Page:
Friday, March 18, 2011

"Before Breakfast" Directed by Moema Umann

BEFORE BREAKFAST was accepted and will be screened at the SHORT CORNER @ CANNES FESTIVAL. I had the pleasure to be a part of this project, and I would like to share a bit of it with you.

Moema Umann is the type of person whom anything she touches will turn out to be successful. She does it with passion, and she does it with love and commitment.


--- Alfred Rowland finds himself trapped by an unaware life of self destruction. His tormented wife, emotionally and physically, reminds him in order to face what he has created. Alone in his room, will he discover the answer? ---



Many years ago I worked on the one act play “Before Breakfast” by Eugene O’Neill. On this play we see only a woman on the stage and we know, through her words, that her husband Alfred is in the other room. During the whole play we never see him, we just imagine him. As she speaks and points out their personal problems, we get to understand that Alfred is hung over, waking up, getting dressed and shaving in the bedroom. And that is all the information we get from her about what he is doing in the other room. As the action happens, at the end, again, only through her words and actions, we assume that he just killed himself.
While working on the play it was Alfred’s character that always intrigued me the most.  I kept asking myself, what was this man doing while his wife was talking restlessly? How miserable his life could be? Why he never answered her, not even once? Etc. This question also resonated a lot with my own personal life. Being a suicidal survival (that is how people who lost a loved one to suicide is called) I felt the necessity of bringing the theme up. There is still a big taboo around this subject, no ones talk about it. Now looking back, I wished somebody would have talked to me about how to cope with it. Having all that in mind, I decided to do the opposite of what Eugene O’Neill brilliantly did.  On this movie I show only Alfred’s point of view of the situation. On the movie we only hear her, we never see her. And throughout her lines, we see what is happening to him in the bedroom. Differently to the play, on this movie version we never see her, we just imagine her. It is very important to make clear that this film is not based or inspired on Eugene O’Neill’s idea of what happens to Alfred. Even though we hear the words he wrote, Ms. Rowland doesn’t mention what he is doing in the room throughout the whole time of the play, and personally, I do not believe it is fair to assume that what I imagined he was doing in the room is also what O’Neill would have had imagined for him. And by choosing not to show her, and choosing just to hear her how Alfred hears her, we only understand a less deep facade of her character, what is also not what Eugene O’Neill shows on his brilliant play with all the details that can be explored. Saying all that, I strongly affirm that this movie is purely telling a story of a man fighting his personal battles, in the way he sees his situation at that specific morning after all he put himself through.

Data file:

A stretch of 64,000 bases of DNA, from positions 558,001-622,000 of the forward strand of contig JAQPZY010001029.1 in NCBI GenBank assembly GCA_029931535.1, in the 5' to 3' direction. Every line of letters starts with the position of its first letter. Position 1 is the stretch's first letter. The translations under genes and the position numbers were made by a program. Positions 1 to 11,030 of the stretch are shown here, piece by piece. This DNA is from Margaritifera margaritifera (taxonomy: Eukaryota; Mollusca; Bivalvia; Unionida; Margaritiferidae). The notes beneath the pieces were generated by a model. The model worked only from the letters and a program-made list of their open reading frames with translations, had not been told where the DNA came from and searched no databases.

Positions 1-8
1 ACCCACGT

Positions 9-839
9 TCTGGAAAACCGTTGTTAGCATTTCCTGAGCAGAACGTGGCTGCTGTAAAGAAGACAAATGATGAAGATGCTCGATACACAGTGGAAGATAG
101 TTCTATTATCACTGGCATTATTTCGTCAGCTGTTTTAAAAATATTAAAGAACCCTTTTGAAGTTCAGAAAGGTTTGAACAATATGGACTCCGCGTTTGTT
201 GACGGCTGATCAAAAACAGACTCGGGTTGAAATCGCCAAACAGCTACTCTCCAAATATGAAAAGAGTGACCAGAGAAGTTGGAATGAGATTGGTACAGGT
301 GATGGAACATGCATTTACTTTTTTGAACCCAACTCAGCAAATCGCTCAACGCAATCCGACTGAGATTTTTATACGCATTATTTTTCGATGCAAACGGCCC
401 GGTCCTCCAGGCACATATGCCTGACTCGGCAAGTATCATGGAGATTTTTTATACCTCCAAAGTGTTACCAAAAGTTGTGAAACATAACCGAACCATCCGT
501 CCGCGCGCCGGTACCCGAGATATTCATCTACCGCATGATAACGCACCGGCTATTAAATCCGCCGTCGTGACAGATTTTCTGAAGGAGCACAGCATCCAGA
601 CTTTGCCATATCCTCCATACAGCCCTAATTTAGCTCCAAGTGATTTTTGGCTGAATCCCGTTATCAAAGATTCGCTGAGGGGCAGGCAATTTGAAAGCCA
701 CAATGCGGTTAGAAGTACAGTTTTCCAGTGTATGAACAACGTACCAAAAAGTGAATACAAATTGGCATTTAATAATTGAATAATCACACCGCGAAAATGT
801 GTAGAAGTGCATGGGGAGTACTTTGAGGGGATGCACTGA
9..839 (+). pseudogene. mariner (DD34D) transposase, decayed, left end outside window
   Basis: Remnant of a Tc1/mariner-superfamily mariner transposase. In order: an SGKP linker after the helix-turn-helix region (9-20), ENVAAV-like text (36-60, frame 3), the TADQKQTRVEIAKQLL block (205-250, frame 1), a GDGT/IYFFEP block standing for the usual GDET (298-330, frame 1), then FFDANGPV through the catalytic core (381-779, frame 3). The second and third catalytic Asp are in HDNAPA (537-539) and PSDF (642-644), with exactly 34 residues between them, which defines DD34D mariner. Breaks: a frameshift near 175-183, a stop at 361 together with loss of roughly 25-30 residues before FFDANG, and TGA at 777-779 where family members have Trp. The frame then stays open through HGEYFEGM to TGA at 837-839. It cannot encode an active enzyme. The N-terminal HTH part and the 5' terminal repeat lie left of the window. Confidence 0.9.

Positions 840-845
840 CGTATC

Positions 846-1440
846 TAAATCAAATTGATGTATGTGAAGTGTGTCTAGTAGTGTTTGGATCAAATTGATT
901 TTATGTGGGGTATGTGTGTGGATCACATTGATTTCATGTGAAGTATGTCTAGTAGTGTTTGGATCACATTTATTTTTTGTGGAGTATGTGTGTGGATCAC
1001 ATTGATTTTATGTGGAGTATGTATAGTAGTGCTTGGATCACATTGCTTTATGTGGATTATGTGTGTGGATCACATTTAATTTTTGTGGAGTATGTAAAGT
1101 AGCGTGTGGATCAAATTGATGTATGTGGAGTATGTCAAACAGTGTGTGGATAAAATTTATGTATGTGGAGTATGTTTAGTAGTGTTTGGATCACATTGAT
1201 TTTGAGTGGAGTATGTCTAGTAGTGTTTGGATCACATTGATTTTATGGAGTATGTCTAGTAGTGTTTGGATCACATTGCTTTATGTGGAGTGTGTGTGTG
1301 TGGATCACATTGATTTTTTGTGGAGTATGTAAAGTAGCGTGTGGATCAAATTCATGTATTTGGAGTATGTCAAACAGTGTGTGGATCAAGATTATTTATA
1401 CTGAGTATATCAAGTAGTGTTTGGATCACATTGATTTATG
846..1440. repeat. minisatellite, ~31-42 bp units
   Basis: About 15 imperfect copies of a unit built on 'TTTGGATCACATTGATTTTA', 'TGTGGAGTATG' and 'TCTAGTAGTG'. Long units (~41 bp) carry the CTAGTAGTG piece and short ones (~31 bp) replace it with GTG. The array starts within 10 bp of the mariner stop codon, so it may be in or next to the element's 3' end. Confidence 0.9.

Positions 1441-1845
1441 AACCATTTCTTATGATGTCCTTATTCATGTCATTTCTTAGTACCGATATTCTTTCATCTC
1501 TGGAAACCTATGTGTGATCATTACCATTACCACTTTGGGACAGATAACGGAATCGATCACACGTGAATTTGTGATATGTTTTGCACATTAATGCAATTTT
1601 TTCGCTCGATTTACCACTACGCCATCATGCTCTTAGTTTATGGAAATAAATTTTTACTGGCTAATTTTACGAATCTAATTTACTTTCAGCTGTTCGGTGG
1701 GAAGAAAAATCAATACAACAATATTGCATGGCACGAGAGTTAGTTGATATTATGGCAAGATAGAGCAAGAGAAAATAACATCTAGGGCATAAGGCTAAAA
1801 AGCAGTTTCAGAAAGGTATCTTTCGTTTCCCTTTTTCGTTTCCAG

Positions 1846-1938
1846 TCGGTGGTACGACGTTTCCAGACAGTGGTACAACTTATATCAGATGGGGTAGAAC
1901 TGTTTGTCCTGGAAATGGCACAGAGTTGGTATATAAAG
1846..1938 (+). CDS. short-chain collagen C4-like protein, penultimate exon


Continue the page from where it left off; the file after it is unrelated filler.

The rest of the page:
To achieve that idea, the camera plays different roles on this production. At some moments it is an observer, sometimes it is his eyes, sometimes his memories and at last it is an emotional commentator about how the story ends.  

Moema Umann

Press Kit will be available on the website, soon.

Thursday, March 03, 2011


"Although we've never met, you have truly inspired me."
- Anonymous
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